Alex Silverman and Roland Jeurissen were given responsibility for Morgan Stanley’s foreign exchange options business, Bloomberg reported. The move comes as the US bank is radically reshaping leadership at this desk amid internal probes into charges that its traders exaggerated the performance of the FX options.
Silverman and Jeurissen are replacing Thiago Melzer, a senior trader who was also running emerging-markets desk and macro trading in the Americas. He was fired in November amid allegations of mismarking securities to conceal losses of $140 million.
Melzer was identified alongside three other traders as part of an alleged scheme to make investors believe that the bank’s business linked to emerging-market currencies was doing much better.
The so-called mismarking presents an opportunity for fraud. It simply misleads investors and executives about how much their investments are worth, and thus mispresent performance while allowing traders to charge higher fees. The US regulators have aggressively targeted valuation or “mismarking” fraud in a number of indictments brought within the last few years.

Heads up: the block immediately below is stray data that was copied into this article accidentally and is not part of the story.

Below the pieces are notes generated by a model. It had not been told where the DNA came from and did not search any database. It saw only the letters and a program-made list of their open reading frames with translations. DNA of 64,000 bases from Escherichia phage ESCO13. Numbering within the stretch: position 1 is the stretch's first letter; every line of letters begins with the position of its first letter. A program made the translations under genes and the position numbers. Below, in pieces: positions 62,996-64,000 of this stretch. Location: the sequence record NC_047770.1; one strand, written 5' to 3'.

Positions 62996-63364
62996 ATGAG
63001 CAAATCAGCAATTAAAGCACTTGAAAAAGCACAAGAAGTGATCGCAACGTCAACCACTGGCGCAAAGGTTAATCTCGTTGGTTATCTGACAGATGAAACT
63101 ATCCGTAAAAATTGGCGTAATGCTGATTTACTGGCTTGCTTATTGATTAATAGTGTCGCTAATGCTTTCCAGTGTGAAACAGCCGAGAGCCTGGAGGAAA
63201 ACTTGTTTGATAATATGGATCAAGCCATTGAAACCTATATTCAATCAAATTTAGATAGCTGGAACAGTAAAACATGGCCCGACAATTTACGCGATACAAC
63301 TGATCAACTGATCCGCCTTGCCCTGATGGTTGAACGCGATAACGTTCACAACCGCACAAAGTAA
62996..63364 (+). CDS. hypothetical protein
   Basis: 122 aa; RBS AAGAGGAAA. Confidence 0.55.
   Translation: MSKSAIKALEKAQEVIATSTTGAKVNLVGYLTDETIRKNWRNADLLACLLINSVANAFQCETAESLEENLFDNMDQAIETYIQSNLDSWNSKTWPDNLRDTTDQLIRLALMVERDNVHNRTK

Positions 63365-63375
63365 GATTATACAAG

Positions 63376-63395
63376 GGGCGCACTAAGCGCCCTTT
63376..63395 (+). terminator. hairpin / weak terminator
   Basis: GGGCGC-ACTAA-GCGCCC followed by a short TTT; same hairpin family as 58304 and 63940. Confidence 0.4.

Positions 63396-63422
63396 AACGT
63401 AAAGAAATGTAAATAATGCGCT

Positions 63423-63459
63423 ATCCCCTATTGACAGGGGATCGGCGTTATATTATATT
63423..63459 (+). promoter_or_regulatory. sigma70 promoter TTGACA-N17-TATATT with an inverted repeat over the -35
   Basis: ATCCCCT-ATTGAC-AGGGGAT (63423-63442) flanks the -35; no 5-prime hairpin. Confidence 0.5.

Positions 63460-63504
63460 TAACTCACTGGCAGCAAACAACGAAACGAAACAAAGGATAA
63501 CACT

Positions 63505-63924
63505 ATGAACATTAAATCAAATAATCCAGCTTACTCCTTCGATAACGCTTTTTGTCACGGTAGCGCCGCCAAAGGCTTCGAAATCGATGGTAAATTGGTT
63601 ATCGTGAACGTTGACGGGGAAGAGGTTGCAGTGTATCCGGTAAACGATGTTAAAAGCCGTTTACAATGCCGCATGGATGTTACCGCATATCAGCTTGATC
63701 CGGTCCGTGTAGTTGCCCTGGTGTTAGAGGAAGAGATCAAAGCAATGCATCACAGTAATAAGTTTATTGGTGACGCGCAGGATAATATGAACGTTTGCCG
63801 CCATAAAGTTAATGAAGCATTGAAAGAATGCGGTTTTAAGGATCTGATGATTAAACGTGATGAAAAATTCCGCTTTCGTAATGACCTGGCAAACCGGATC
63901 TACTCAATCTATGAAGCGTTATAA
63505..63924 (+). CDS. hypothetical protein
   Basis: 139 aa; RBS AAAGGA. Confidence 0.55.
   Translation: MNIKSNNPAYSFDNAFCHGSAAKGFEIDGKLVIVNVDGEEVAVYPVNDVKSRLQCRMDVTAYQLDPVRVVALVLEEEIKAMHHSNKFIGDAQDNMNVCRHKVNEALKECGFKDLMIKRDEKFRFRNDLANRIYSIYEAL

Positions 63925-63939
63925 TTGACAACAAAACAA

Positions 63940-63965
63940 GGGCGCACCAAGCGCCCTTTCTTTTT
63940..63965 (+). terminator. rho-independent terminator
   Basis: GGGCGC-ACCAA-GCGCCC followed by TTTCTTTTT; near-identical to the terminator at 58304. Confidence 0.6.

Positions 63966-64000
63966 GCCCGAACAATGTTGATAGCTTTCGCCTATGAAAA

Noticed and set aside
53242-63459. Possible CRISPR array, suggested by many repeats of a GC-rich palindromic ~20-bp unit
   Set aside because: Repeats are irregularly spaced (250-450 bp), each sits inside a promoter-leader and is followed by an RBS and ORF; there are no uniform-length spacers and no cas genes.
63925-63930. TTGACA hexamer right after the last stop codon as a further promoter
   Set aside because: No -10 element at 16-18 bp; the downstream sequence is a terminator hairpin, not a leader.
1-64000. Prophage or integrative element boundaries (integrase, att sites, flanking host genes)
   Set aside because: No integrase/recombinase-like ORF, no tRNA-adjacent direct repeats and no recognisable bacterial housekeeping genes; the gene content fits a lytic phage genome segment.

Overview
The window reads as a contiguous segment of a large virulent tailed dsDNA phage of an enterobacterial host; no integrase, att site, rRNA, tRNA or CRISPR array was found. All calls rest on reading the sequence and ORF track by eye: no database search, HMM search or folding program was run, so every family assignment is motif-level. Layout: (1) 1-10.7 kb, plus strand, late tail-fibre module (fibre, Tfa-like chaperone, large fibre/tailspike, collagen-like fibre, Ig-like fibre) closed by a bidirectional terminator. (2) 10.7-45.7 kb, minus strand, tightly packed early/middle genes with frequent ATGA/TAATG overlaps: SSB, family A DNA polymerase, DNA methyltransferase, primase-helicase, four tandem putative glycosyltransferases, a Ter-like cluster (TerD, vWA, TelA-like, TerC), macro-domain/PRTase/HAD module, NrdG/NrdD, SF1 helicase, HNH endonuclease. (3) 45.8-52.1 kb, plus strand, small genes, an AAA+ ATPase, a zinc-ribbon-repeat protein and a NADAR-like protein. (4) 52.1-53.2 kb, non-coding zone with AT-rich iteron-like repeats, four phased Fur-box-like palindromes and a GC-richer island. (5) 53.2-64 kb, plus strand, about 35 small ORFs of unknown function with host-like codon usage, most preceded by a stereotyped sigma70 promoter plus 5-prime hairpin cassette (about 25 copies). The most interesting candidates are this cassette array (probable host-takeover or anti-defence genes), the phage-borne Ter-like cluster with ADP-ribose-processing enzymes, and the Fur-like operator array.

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Morgan Stanley strengthens FX business
Motivated to overvalue their positions to conceal the estimated trading losses from Morgan Stanley, the scope of the probe mainly focuses on FX options, which give holders the right to buy or sell currencies at an agreed price and time. Options volumes surged to nearly $300 billion a day, according to the Bank for International Settlements’ latest survey, mirroring a pick-up in the spot market and reflecting strong trends in OTC sectors.
The bank’s FX options desk struggled last year. It lost about $100 million in the third quarter on the business linked to currencies in Central and Eastern Europe, the Middle East and Africa, and another $70 million in the final period, the report added.
Like other big banks, Morgan Stanley has been strengthening its foreign exchange desks, investing in people and technology. The focus on forex and flow business comes as investor appetite grows for such products after a market meltdown last year saw demand wane for riskier derivatives. Last year, the US investment bank made a $15 million investment in foreign exchange (FX) technology and trading platform provider, Integral.